A Counter Argument:
In my argument, I make the claim that the irregularity amongst the data proves that the student is experiencing higher levels of stress. I claimed that more cups of coffee in a day indicated that the student experienced more stress as a result of zoom and the pandemic. However, I could also make a counter argument that the student just happens to love coffee, and the impact of stress doesn’t necessarily sway the student’s consumption levels. I mean, caffeine addiction is legit! Maybe a cup of coffee induces more serotonin because of their affinity for it. Days without coffee could indicate that they were feeling upset that day due to no serotonin boost from caffeine. My original argument is centered around the idea that certain levels of the data show certain levels of stress. My counter argument flips that idea on it’s head. I originally stated that more caffeine equals more stress, but now I counter that by saying more caffeine means a day with more serotonin, therefore, a happier day!
In my original argument, I made the claim that more calories burned was an indicator of a higher need to stress relieve. In another light, one could look at this data and make a counter argument based the other way around. Perhaps, a day with more calories burned indicates that it was a good day, and the student express that by doing a favorite activity: exercising. Perhaps a day that the student exercised more and burned more calories, was a day that they loved and need a way to physically express how good the day was! Looking at the third data set, hours spent asleep, we can turn around the original argument as well. I first claimed that an irregular sleeping pattern over a few days indicated that the student experienced more stress and less relief. However, looking at the hours asleep in a new light, one could claim that on days with less sleep, the student experienced less stress and didn’t need to cope as much by sleeping more. People often use sleep as a coping mechanism for stress, so it makes sense to say that less sleep meant a day with less stress, and days with more sleep meant days with more stress. To summarize, let me paint these concepts in a clear opposition. The original argument compared hours asleep, calories burned, and cups of coffee drank, and it examined the irregularity in the pattern between these 3 data sets.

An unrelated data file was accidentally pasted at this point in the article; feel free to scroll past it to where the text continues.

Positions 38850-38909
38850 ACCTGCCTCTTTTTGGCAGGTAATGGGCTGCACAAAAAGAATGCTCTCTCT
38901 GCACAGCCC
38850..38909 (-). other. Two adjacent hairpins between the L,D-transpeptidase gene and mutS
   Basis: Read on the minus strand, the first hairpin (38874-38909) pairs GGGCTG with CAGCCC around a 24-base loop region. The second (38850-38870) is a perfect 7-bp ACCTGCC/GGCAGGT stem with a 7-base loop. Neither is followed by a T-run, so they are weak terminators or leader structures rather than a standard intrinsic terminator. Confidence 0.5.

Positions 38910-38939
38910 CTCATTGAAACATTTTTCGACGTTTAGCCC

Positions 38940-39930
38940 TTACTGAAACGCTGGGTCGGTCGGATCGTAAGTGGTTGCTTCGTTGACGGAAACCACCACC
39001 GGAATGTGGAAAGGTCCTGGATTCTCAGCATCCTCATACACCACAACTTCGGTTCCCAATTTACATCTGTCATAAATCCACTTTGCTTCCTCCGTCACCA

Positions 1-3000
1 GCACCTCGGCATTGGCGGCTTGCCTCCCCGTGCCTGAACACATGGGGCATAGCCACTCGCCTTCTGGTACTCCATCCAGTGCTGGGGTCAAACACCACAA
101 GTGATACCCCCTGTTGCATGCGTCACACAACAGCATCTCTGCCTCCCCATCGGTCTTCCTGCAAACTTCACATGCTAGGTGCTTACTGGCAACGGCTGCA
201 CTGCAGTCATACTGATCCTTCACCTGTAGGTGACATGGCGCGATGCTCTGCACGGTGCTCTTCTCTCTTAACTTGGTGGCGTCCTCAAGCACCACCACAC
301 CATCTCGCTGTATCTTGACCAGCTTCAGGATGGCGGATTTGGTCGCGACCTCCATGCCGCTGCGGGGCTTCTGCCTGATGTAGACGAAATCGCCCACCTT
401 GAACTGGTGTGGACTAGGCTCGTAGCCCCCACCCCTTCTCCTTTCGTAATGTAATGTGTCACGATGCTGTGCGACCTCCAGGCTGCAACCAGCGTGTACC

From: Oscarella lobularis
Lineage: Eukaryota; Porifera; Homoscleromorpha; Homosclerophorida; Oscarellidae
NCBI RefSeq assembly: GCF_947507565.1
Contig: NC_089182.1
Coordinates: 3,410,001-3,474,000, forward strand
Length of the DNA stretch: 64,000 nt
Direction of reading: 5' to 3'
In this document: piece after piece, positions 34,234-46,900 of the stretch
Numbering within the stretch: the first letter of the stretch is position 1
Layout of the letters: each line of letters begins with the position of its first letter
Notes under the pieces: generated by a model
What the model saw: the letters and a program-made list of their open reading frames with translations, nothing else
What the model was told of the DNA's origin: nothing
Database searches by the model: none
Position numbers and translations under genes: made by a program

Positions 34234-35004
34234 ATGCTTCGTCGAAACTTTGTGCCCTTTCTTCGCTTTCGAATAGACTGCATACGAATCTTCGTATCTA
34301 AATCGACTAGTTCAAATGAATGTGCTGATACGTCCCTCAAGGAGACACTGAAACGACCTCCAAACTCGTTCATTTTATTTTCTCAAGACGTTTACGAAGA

Overall, the original argument claims that more irregularity in routine means more stress—as well as less irregularity shows less stress. In my counter argument, I claim that the irregularity shows us that the student experienced a good day, and had the freedom to express that. More coffee for the coffee lover meant a better day! Less time spent asleep meant more time awake enjoying their day! And, more time exercising and more calories burned meant more time spent doing an enjoyable activity! In summary, I take an argument centered on stress, and flip it to see how the data can actual paint a picture of a day full of joy.